I'd like to take a minute to compare this book to "Finding Darwin's God" by Kenneth R. Miller. Dr. Miller's book is generally one of the first recommended to people who want to explore the compatibility of religion with faith. I love Dr. Miller's ability to explain science--he makes it exciting and understandable. He's a fantastic writer! But "Finding Darwin's God" answered very few theological questions for me. Dr. Miller makes no claims to being a theologian; he is a scientist. His book is very worth reading, as a primer on evolution--one that is specifically pro-faith. Dr. Godfrey & Dr. Smith do not give nearly as much scientific information as Dr. Miller's book does. In fact, "Paradigms on Pilgrimage" talks very little about the proposed mechanisms for evolution. It, however, goes into a great more theological detail. The books complement each other very well, and their topics don't overlap very much.

This book is promoted as being useful to those with evangelical or fundamentalist Christian backgrounds--in other words, Christians who have held very conservative theologies. I would add it's also very useful for those Christians who hold more theologically moderate ideas, but who haven't really thought through these particular issues. In fact, Dr. Smith's non-literalist views on the Bible will not be acceptable to many theological conservatives. But to people like me, who are open to more moderate views, this is exciting stuff!

Richard Dawkins is famously quoted as saying, "Darwin made it possible to be an intellectually-fulfilled atheist." This book got me a lot closer to being an intellectually-fulfilled Christian.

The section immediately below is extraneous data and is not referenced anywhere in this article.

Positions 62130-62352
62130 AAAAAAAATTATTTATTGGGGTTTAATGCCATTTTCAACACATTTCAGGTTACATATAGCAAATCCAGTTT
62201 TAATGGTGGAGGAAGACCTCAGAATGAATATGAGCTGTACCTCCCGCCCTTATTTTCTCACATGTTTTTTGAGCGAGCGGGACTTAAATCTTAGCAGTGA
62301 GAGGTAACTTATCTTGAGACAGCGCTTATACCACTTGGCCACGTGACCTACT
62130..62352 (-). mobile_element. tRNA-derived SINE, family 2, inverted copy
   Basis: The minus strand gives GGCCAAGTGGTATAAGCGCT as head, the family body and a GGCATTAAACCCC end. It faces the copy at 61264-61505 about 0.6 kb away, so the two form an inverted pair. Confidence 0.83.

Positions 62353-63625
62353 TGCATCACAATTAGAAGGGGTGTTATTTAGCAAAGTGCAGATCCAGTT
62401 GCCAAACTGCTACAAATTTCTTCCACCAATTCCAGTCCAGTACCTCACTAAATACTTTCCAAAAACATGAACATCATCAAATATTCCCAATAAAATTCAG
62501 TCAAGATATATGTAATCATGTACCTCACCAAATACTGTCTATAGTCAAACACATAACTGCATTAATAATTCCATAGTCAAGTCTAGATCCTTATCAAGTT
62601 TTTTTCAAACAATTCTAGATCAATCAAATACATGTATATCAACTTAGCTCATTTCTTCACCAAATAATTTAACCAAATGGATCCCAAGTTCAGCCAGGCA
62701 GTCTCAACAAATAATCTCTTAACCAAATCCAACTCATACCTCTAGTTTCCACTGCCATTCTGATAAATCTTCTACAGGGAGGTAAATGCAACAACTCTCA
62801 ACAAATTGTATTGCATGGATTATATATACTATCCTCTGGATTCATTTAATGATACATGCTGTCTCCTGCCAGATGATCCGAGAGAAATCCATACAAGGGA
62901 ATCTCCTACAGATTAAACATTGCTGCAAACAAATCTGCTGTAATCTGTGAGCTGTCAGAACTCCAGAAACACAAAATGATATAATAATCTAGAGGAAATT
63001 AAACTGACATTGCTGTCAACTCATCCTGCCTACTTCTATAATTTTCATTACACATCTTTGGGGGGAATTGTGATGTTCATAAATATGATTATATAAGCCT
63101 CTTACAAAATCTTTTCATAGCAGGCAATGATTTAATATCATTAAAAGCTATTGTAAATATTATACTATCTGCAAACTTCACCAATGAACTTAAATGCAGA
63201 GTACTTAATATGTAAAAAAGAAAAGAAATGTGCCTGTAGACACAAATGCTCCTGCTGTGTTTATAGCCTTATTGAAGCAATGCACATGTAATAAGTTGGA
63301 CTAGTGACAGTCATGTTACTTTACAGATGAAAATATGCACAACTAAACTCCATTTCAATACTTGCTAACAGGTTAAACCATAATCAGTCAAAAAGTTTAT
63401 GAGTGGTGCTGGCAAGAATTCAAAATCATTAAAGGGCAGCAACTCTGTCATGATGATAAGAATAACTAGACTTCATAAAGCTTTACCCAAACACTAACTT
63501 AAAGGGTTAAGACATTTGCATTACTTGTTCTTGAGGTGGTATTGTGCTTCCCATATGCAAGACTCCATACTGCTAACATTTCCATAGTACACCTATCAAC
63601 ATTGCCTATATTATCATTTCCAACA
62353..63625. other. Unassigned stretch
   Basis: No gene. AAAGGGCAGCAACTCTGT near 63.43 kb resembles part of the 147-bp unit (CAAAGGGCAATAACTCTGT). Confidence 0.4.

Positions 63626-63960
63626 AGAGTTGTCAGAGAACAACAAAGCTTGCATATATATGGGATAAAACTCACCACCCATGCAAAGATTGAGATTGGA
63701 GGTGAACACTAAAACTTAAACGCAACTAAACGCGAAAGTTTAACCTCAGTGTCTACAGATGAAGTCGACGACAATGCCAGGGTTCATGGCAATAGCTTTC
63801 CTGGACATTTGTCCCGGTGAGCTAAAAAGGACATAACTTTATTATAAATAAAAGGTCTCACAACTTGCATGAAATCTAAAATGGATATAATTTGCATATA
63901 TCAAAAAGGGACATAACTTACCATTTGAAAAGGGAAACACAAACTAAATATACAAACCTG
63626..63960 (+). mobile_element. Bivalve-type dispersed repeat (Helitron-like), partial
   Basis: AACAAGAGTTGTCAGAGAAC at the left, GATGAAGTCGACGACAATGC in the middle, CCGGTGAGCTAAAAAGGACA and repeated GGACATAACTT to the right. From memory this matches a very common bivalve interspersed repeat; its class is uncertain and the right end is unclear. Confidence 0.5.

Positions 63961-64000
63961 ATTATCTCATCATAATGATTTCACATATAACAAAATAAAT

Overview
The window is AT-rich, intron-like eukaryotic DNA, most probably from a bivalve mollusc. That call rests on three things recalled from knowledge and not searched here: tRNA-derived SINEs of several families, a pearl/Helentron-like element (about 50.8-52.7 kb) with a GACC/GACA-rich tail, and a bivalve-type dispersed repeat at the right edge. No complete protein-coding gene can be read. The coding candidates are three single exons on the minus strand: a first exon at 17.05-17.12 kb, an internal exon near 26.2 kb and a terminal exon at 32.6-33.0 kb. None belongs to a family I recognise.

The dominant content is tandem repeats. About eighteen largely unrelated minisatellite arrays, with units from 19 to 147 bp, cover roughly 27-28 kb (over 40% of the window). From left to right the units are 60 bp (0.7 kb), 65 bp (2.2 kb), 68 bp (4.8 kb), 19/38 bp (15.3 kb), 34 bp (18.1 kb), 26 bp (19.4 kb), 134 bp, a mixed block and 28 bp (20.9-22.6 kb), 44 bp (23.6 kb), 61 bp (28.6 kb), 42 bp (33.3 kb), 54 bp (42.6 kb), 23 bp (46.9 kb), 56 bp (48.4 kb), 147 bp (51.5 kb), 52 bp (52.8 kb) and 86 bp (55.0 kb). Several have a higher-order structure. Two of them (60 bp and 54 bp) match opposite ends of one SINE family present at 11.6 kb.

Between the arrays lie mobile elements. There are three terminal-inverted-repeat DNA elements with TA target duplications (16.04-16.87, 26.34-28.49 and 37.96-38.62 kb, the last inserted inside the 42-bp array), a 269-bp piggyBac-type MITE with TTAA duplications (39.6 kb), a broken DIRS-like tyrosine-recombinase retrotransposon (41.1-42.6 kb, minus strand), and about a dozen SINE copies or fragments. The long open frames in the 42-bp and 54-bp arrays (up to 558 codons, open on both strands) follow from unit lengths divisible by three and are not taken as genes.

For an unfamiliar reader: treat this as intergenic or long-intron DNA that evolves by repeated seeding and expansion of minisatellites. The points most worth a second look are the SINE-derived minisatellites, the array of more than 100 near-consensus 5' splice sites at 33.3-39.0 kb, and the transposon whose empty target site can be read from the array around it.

4-0 out of 5 stars Thoughtful approach to Genesis 1
Interesting, well-written book featuring plenty of food for thought. Godfrey's foundational premise, differentiating between methodological naturalism and metaphysical naturalism, is similar to that promulgated by Dr Francis Collins.I would have preferred that he not posit the contrast as being between "faith" and "reason" in his introduction, but rather that he point out that each position combines elements of faith and reason.

I agree with the author's argument against a 'literalist' reading of the text as flat historical narrative, an interpretative mode that Young Earth Creationists rely on to force a 6,000 year old universe on the passage. My understanding of Gen 1-3is that Moses is instructing the Israelites who God is, who they were and what events led them from Egypt to the Sinai to Palestine, and not in providing them with a scientific explanation of the creation of the universe.

5-0 out of 5 stars Another good Biblical case for an old earth
This book is about the personal spiritual and intellectual journeys of two brothers-in-law (a PhD paleontologist and a PhD Baptist minister) from Young Earth Creationism to Evolutionary Creationism (Theistic Evolution).

The first five chapters were written by the paleontologist (Stephen Gopdfrey) and deal a lot with the fossil record.He sums up his discussion by stating that evolution "wasn't devised specifically to deny the existence of God any more than the science of meterology was. It developed like any other branch of science as biologists, paleontologists and geologists sought to "subdue the earth,' that is, to to make sense of it and to provide a natural explanation for what they observed."

The next five chapters were written by the Baptist minister and deal a lot with evolution. He boils down his discussion to two large categories of questions (p. 154): "(1) The character of God: could a God who might have used a process such as evolution in creating the world be the same God revealed to us in the Bible?(2) The position of humans within creation: on what basis can it be said that they enjoy an elevated status, and how could their actions in relation to God have affected all other life on earth?"He then takes up each of these issues.

The final chapter (Genesis cosmology and its Implications) was written by both. It starts with a reading of Genesis 1 as "an observational cosmology, rather than an objective scientific one." Their theme is that "Genesis, when understood as originally intended, does not present an objective scientific account of the origins of the universe. It rather presents a phenomenological account - that is, it describes how things appear and how they appear to have been made."